Rep. Alma Allen
State Representative Alma Allen responded as well. “If Gene Locke is implying that Peter Brown bought his support in the African American community he needs to check his facts,” said Allen. “I am supporting Peter Brown for mayor because of the deep commitment Peter has to Houston’s future. My support is not for sale.”

Pastor James Nash
Pastor James Nash went a step further and called on Locke to apologize for his advertisement. “Peter Brown has proven time and time again that he will be there for Houstonians – all Houstonians,” said Nash. “I call on Gene Locke to apologize to those of us he accused of being bought. Peter Brown’s track record of service in Houston speaks for itself.”

Pastor David Punch
Pastor David Punch also called for an apology from Locke. “I am appalled and offended that Gene Locke would make such accusations,” said Punch. “Peter Brown is a man of integrity, he has been a genuine friend to our community. We support him because he has been there for us prior to this race for mayor. Locke should apologize to the ministers supporting Peter for such offensive accusations.”

Although the negative attacks have been flying on the campaign trail for several weeks, Locke’s radio spot – which began airing on Wednesday – is the first piece of negative paid advertising in the race for mayor.

“Our opponents have been going negative on the campaign trail for several weeks while Peter Brown has been offering real solutions to make Houston better – solutions that voters are clearly responding to,” said Brown’s campaign manager Lucinda Guinn. “It’s unfortunate that Gene Locke is taking his negative attacks to the next level. Peter Brown is proud to have the support of community leaders such as Rev. William Lawson, Dr. DZ Cofield and others who know Peter is working to improve Houston for everyone.”

Statement by Deloyd Parker
October 23, 2009

“Contrary to what was reported in the Houston Chronicle today, I am an enthusiastic supporter of Gene Locke to become Houston’s next Mayor. I have known Gene for more than 40 years and we have spent many hours, days, months and years working together to make a difference in Houston’s communities.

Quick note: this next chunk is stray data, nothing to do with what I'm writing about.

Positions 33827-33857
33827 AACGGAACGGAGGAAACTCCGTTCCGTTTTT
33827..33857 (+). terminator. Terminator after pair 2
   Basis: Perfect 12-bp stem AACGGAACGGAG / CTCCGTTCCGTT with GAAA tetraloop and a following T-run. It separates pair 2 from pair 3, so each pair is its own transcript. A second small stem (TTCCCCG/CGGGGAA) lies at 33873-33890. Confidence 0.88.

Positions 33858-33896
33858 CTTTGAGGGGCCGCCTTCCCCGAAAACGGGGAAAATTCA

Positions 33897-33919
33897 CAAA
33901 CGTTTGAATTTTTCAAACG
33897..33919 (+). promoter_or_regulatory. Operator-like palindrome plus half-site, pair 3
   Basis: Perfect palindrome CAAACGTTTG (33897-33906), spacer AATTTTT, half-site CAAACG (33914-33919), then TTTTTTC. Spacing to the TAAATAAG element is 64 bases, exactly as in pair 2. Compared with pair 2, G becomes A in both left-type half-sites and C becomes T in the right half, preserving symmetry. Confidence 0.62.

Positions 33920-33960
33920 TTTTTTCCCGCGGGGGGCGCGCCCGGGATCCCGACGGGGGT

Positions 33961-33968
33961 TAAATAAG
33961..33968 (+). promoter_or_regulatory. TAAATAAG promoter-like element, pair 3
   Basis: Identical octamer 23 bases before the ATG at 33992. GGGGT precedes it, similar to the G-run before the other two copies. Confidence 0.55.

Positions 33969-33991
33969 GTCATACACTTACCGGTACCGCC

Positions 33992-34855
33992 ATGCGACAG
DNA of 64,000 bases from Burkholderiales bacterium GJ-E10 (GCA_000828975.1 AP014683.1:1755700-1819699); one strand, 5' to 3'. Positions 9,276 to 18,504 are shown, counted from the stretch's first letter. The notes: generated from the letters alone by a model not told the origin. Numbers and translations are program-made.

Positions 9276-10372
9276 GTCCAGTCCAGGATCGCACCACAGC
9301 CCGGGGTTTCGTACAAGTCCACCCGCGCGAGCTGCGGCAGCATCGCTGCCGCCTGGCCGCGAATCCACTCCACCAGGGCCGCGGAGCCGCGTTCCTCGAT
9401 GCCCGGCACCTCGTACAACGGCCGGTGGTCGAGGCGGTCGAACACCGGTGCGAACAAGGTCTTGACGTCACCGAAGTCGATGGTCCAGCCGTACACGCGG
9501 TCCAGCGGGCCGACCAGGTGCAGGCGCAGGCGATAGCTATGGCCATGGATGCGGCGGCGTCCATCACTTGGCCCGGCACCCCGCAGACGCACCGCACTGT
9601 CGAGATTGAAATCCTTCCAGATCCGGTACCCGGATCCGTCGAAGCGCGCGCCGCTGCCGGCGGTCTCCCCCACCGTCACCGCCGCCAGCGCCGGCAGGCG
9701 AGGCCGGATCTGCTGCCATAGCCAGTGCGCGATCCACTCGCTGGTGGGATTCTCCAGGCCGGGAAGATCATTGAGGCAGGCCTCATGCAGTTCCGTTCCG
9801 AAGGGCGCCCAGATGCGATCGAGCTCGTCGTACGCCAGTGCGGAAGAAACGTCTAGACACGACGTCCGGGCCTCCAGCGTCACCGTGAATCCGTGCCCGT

The Chronicle article implied that I have not made my mind up about who I am supporting for mayor. I have. I am supporting Gene Locke. As the Executive Director of the S.H.A.P.E. Center, a non-profit agency, I cannot endorse a political candidate. But as a private citizen and voter, I can say without a doubt, Houston needs Gene Locke as our next mayor.”

In the latest in a series of key endorsements, Texas State Representative Garnet Coleman announced his support for Annise Parker for Mayor.

“Annise Parker has the experience and vision we need to get us through these tough times,” said Coleman. “I’m supporting Annise Parker because she believes in fairness – and for the last 12 years has proven that when we call on her, she’s there for us.”

Parker said, “I am blessed to have a friend like Garnet Coleman – who works so hard for all of us. And I am especially honored by his support for my campaign.”

Coleman’s support comes on the heels of an impressive string of endorsements from a broad-based coalition of organizations and individuals. Coleman joins the tens of thousands of Houstonians supporting Annise Parker, including former State Representative and Candidate for U.S. Senate Rick Noriega, State Representatives Ellen Cohen, Jessica Farrar and Scott Hochberg, Harris County Board of Education Trustee Jim Henley, the Houston Chronicle, Semana News, Que Onda Magazine, African American News & Issues, Annie’s List, EMILY’s List, the Harris County Democrats and the Harris County Young Democrats, the Houston Federation of Teachers, the Houston Police Patrolmen’s Union, Houston Metro Police, the Harris County Afro-American Sherrif’s Deputy League, HOPE Local 123, SEIU Local 1, UNITE HERE Local 25, the Harris County AFL-CIO Council, Seafarers International Union, Plumbers Local Union No. 68, Houstonians for Responsible Growth, Houston GLBTPC PAC and a multitude of local political bloggers, to name a few. A full list of endorsements can be found at www.AnniseParker.com/Supporters.

Representative Coleman has served the Houston area in the Texas House of Representatives since 1991, and has built a substantial body of accomplishments at the national, state and local levels of government. His leadership is known and respected throughout Houston and his endorsement will carry substantial influence.

“Annise has strong ideas about creating jobs and making our neighborhoods safer,” said Coleman. “These choices are never easy, and I have more than one good friend in this race. I have been a longtime supporter and friend of Annise Parker. I gave my support to Annise a little less than two years ago, because of her qualifications. Please join me in voting for my good friend Annise Parker for Mayor.”

The Gene Locke campaign today released their list of ministers and ministerial organizations that have endorsed him for mayor. This is in addition to the many community organizations and elected officials who have previously endorsed Locke.

The campaign held a minister’s breakfast on Thursday, October 22, 2009 that drew over 60 of the ministers who are supporting Locke. This was one of several breakfasts the campaign has held with members of the clergy since Locke entered the race for mayor.